of v and v', and **only one of these should be supplied**.

Potential is expanded as contracted spherical harmonics as
described by Green, J. Chem. Phys. **62**, 2271
(1975).

LAMBDA is a two-dimensional array LAMBDA(3, )

LAMBDA(1,I) is the index corresponding to l1

LAMBDA(2,I) is the index corresponding to l2

LAMBDA(3,I) is the index corresponding to the vector
sum l = (l1+l2)

Note that, for identical molecules, the potential is
invariant to exchanging l1 and l2; nonetheless, for
l1 .ne. l2 **both terms MUST be supplied**.

Potential is expanded in functions that are rotationally
invariant contractions of rotation matrices and spherical
harmonics as described by Phillips, Maluendes, McLean, and
Green, J. Chem. Phys. ** 101**, 5824 (1994).

LAMBDA is a two-dimensional array LAMBDA(4, )

LAMBDA(1,I) is p1, the tensor order for the
asymmetric rotor

LAMBDA(2,I) is q1, projection of p1 on the
asymmetric rotor axis

LAMBDA(3,I) is p2, the tensor order
for the linear rotor

LAMBDA(4,I) is p, the contraction of p1 and p2

Potential is expanded as a sum over angular functions

[(Y(l,m) + (-)**m Y(l,-m))] / [(1 + delta(m,0))].

The Y(l,m) are normalized spherical harmonics; note that V(0,0) then differs from the 'spherical average' by a factor. The angle theta is measured from the z-axis, which is the symmetry axis of the top. The angle phi is measured from the x-z plane, which MUST be a reflection plane in the current implementation.

LAMBDA is a two-dimensional array LAMBDA(2, ).

LAMBDA(1,I) is l(I).

LAMBDA(2,I) is m(I).

Specification of `POTENL`

is the same as for
`ITYP=5`

.

LAMBDA is a two-dimensional array LAMBDA(5,)

LAMBDA(1,I) is the Legendre polynomial order

LAMBDA(2,I) is the vibrational quantum number, v

LAMBDA(3,I) is the rotational quantum number, j

LAMBDA(4,I) is the vibrational quantum number, v'

LAMBDA(5,I) is the rotational quantum number, j'

Note that the matrix elements are invariant to exchange
of vj and v'j', and **only one of these should be supplied**.

LAMBDA is a two-dimensional array LAMBDA(2, ).

LAMBDA(1,I) and LAMBDA(2,I) are the reciprocal lattice indices corresponding to potential element P(I). They must be specified in the unique form returned by subroutine ORDER. This last requirement makes sure that the lattice symmetry is properly accounted for.

Not set on entry.

On exit, RR must contain a length scaling factor
which is applied to (virtually) all the distances
used internally in MOLSCAT. It is specified in Angstroms.
It is often convenient to set RR = 1.0 in the
initialisation call to `POTENL`

, and to handle everything
in Angstroms thereafter.

Not set on entry.

On exit, P(1) must contain the energy scaling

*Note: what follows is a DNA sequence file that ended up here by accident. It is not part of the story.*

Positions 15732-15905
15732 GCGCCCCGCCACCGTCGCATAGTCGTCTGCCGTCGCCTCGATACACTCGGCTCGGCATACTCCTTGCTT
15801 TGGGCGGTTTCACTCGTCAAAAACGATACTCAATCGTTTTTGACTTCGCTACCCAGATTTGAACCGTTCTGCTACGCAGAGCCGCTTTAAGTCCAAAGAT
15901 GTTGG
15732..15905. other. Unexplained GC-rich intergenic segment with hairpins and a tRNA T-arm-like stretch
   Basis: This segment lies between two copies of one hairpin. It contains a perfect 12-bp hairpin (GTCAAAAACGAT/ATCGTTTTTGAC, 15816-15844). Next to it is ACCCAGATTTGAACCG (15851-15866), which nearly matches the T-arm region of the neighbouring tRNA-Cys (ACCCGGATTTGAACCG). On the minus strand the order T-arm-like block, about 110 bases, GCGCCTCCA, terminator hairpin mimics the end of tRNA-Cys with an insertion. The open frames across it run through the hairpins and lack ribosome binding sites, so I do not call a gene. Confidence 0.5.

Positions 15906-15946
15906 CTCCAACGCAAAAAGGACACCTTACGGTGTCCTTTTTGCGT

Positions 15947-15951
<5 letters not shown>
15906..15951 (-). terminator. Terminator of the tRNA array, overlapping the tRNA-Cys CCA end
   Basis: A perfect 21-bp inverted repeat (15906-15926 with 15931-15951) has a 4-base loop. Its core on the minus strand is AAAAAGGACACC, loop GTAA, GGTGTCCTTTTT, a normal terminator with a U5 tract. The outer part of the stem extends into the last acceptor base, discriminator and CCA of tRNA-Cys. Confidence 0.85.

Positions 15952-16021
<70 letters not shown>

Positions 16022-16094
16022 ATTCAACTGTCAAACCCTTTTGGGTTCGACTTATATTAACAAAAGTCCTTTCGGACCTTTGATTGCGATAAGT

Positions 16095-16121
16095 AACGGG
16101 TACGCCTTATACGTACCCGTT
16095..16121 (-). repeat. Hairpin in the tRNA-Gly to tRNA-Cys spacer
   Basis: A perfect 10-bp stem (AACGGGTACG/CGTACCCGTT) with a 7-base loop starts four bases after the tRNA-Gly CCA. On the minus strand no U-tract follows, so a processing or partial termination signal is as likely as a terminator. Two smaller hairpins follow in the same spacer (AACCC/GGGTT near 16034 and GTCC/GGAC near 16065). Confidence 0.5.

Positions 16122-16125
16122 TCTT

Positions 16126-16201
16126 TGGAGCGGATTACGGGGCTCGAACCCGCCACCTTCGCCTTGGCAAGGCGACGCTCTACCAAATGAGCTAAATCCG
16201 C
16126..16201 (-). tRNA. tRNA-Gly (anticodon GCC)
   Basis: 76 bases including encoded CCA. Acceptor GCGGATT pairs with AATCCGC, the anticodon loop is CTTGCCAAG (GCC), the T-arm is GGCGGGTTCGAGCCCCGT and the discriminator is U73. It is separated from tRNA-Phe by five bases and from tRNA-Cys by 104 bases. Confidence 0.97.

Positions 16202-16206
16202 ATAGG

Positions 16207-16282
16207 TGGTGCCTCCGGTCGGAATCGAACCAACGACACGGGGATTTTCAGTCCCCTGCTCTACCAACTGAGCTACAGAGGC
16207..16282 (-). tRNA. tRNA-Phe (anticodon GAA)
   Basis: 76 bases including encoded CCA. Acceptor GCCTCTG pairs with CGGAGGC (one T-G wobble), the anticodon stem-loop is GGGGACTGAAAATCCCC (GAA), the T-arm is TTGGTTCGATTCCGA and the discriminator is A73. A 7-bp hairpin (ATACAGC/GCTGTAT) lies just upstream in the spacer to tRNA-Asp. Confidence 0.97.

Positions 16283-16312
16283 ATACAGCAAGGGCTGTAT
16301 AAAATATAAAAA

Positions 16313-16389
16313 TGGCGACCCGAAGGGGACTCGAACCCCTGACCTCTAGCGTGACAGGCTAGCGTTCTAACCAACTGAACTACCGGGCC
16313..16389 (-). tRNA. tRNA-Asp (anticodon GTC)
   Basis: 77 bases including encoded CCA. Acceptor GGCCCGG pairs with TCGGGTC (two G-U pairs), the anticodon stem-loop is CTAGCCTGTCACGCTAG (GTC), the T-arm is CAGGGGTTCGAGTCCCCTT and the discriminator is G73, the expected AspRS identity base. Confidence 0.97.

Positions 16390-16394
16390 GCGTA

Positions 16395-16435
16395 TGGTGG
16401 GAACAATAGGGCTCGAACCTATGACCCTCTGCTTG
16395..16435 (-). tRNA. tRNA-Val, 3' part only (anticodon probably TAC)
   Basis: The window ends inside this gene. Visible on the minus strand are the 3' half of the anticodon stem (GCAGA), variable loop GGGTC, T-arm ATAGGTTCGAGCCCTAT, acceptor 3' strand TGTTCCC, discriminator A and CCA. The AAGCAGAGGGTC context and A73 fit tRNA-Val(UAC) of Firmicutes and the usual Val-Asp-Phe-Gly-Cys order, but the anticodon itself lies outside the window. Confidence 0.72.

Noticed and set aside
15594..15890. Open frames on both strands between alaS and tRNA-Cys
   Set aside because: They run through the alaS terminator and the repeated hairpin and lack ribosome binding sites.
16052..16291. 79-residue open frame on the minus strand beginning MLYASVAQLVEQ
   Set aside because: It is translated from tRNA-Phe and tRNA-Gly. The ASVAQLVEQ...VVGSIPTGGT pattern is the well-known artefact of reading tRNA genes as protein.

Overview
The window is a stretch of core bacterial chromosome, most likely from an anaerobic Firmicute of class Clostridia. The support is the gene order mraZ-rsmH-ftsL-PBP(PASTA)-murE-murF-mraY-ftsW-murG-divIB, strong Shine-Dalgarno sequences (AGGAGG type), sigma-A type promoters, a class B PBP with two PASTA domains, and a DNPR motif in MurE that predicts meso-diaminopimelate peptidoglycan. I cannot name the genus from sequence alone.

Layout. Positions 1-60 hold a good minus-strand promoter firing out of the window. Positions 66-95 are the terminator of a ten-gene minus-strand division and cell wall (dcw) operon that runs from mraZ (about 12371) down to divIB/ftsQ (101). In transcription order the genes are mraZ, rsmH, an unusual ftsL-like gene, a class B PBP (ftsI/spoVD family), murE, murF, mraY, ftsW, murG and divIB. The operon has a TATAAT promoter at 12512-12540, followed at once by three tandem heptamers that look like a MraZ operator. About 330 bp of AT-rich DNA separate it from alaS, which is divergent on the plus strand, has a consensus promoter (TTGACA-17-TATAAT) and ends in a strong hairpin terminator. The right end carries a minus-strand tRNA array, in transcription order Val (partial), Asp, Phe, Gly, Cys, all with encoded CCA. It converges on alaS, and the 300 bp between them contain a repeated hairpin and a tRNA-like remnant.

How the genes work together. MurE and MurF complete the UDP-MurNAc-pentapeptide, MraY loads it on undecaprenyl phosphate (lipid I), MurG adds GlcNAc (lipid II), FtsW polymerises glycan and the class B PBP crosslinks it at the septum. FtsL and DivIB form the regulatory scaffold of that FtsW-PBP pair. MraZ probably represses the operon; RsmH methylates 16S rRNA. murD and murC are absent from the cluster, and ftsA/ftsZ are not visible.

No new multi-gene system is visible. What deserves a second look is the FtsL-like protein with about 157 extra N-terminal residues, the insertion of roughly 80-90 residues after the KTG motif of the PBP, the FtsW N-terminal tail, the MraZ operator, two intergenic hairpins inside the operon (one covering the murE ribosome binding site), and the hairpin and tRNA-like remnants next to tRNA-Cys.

factor EPSIL to be used internally in MOLSCAT,
and subsequent calls to `POTENL`

must return
energies in units of EPSIL. EPSIL is specified in
1/cm. It may be convenient to set EPSIL = 1.0
in the initialisation call to `POTENL`

, and to handle
everything in 1/cm thereafter. The value given to
EPSIL here does NOT affect the interpretation of
energy parameters input in &INPUT and &BASIS.

On entry, ITYP is the collision type.

If `POTENL`

is coded specifically for a particular
value of ITYP, it should check that the correct
value is passed, as a precaution against the
accidental use of the wrong executable version of
MOLSCAT. The value of this parameter should not
be changed by `POTENL`

.

For an evaluation call to `POTENL`

, only the IC, MXLAM, NPOTL, RR and P arguments
are passed. LAMBDA and ITYP do NOT contain the values they were given in the
initialisation call, so these must be stored internally in `POTENL`

if you need
them for an evaluation call.

On entry, IC = 0, 1 or 2 is the flag for an evaluation call:

- IC = 0 evaluate the potential V
- IC = 1 evaluate dV/dR
- IC = 2 evaluate d2V/dR2

Note that calls to `POTENL`

with IC = 1 or 2 only occur for the
VIVS
propagator if IVP, IVPP, ISHIFT or IDIAG is set and for the
WKB
integrator. Even then, there is an option (controlled by the &INPUT
logical variable NUMDER) which, if set to .TRUE.,
allows the derivatives to be evaluated
numerically without making an IC = 1 or 2 call to `POTENL`

. It is thus
not altogether necessary for `POTENL`

to cope with IC = 1 and 2 calls,
but it should at least trap an attempt to call it this way and print
an error message.

On entry this is the intermolecular distance at which the
potential is to be evaluated, in units of `RM`

(see
the `RR`

argument for an initialisation call to
`POTENL`

).

Not set on entry.

On exit, `P(I),I=1,MXLAM`

must contain the
potential array in the order specified earlier by the
`LAMBDA`

array returned by the initialisation call to
`POTENL`

. The `P`

array is required in
units of `EPSIL`

(see discussion of the
initialisation call).

Forward to Section 6